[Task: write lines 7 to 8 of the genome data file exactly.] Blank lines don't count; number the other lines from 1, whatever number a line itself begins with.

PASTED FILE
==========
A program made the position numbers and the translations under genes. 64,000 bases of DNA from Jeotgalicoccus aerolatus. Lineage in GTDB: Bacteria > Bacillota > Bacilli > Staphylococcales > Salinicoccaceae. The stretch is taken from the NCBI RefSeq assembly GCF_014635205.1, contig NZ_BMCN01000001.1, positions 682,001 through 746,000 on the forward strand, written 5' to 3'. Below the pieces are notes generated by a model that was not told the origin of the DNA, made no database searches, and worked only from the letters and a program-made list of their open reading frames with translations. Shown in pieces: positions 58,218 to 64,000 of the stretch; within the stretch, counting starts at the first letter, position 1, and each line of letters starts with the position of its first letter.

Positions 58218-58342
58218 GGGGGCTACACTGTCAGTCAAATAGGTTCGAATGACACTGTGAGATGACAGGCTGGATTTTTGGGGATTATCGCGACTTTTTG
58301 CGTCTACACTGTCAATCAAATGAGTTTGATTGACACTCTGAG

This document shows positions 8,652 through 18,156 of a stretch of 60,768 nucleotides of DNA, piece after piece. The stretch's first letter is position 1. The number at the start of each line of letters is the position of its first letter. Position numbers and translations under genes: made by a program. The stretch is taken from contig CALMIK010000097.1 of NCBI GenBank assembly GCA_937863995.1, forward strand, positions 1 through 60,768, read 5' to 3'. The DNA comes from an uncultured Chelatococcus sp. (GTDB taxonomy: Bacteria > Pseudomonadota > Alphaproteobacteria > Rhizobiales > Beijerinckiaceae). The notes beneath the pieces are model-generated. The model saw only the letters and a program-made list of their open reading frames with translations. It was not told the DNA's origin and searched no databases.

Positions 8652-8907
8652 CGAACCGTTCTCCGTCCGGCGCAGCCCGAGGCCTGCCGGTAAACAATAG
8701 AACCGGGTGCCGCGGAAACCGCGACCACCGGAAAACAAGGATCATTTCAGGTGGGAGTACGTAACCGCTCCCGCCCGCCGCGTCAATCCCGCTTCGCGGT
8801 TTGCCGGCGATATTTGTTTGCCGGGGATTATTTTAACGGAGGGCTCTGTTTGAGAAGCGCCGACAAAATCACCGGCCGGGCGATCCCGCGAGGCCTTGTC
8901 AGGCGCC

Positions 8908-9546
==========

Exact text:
8652 CGAACCGTTCTCCGTCCGGCGCAGCCCGAGGCCTGCCGGTAAACAATAG
8701 AACCGGGTGCCGCGGAAACCGCGACCACCGGAAAACAAGGATCATTTCAGGTGGGAGTACGTAACCGCTCCCGCCCGCCGCGTCAATCCCGCTTCGCGGT